Andras Schiff has been spending a lot of time with Beethoven in recent years, playing all 32 piano sonatas in a series of 8 recitals in London, New York and Los Angeles (and maybe other cities, too?). He’s gotten reviews like this one from Mark Swed of the Los Angeles Times:
He’s thought these pieces through very thoroughly, and he is gadding about the country delivering his cycle, yet he manages to make every gesture seem as though he were discovering it for the first time. He is a remarkable Beethovenian — fresh, original, riveting.
He’s recorded them all, too, and Classical Minnesota Public Radio will bring those recordings to you in December. Starting Monday, listen in the 10 a.m. hour for your daily dose of Beethoven.
Looking for extra credit? Here’s a link to audio for a series of lecture-demonstrations Schiff gave about the Beethoven sonatas when he played the whole cycle in London.
Here’s a rich Web page that you can get a little lost in: pianist Leon Fleisher, talking in detail with four young musicians about Schubert’s late piano sonatas.
Each sonata is broken down by movements, and those in turn are broken down by topics, such as “Hand Position” and “Rhythmic Patterns”–you can mix and match them, and create your own master class.
Best Thanksgiving wishes to all our readers!
British conductor Richard Hickox died suddenly Sunday. He was just 60 years old.
You hear his name a lot on Classical MPR: he founded the City of London Sinfonia and helped to found Collegium Musicum 90; he had a long association with the London Symphony Orchestra and the Philharmonia, and made many recordings of 20th century British music. He was also well-respected as an opera composer, and he was to have opened a new production of Vaughan Williams Riders to the Sea on Thursday.
Here are various obituaries: from the BBC, from London’s Guardian newspaper, and from the New York Times (registration required).
This Saturday, the Metropolitan Opera’s Damnation of Faust will be playing in selected movie theaters.
What sets this one apart is a pretty complex production, involving lots of video. How complex? Here are some samples of another Robert LePage production, created earlier this year to observe the 400th anniversary of the city of Quebec.
From the “LAist” blog:
“A group of classical musicians on their way to a Riverside Philharmonic concert this weekend were on the 91 freeway as the fire literally crossed it. They took this video (it gets crazy at 47 seconds in) and being orchestra geeks, most appropriately gave it the soundtrack of Shostakovich’s Symphony #10.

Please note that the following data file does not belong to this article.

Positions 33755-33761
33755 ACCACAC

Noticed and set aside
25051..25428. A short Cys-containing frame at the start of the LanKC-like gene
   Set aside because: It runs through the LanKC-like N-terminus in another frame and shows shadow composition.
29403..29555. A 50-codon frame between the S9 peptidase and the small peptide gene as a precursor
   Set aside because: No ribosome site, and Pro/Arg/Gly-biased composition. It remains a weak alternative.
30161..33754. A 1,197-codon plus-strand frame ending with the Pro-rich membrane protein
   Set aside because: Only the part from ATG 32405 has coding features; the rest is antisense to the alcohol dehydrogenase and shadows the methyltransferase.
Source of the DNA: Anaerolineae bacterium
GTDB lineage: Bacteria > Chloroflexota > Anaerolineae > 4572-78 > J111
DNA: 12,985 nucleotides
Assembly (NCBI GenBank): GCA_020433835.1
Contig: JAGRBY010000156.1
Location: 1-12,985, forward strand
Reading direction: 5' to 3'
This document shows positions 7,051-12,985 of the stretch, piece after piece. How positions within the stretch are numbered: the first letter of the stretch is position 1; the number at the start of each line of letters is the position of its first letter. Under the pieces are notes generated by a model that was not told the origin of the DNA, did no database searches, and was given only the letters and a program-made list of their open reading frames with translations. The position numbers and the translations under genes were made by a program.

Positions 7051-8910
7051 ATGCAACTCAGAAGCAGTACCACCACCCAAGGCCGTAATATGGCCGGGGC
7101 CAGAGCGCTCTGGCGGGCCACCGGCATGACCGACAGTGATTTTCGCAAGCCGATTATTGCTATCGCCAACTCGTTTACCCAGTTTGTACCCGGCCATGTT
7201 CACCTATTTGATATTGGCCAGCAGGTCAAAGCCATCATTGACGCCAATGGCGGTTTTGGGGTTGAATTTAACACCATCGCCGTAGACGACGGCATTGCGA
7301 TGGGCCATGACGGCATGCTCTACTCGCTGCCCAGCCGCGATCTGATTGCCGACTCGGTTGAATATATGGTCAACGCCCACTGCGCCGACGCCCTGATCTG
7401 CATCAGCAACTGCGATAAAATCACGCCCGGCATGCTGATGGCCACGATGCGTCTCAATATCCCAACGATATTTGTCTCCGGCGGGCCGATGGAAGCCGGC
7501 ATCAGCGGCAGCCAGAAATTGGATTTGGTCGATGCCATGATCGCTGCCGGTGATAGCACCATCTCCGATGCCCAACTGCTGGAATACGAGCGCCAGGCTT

“I chose this music for several reasons, but mostly because we were actually on our way to perform this piece at the Riverside Philharmonic concert that evening,” wrote the videographer on the YouTube description. “We found it interesting that the music we were about to perform matched the intensity of the fires we witnessed.”
The piece–specifically the 2nd movement–was also written after Joseph Stalin’s death in 1953. “In this composition, I wanted to portray human emotions and passions,” Shostakovich wrote about his piece.
One thing the author didn’t point out is that Shostakovich was a volunteer fireman during the Siege of Leningrad. Meanwhile, check out the astonishing video!
Congrats to the our good friends , the Twin Cities’ men’s vocal ensemble, for getting a perfect review of their new Christmas CD, “All is Calm.” The CD tells the story of the famous WWI Christmas Truce of 1914. Critic David Vernier writes:
With first-rate new musical arrangements by Cantus members Erick Lichte and Timothy Takach, and with dramatic recitations by members of Minneapolis-based Theater Latté Da, whose artistic director Peter Rothstein conceived the project, the program artfully leads, from the point of view of the soldiers, from a Prologue (a beautiful rendition of the song “Will Ye Go to Flanders?”) through various stages of the men’s experience at the beginning of war–“Optimistic Departure”–to the “Grim Reality” of battle, cold, hunger, and death, and then to the events of the Christmas truce itself….As you will expect if you’ve ever heard a Cantus performance, the singing is absolutely top-notch, and the spoken parts…are equally eloquent and moving, and are perfectly juxtaposed with and often simultaneously performed with the music.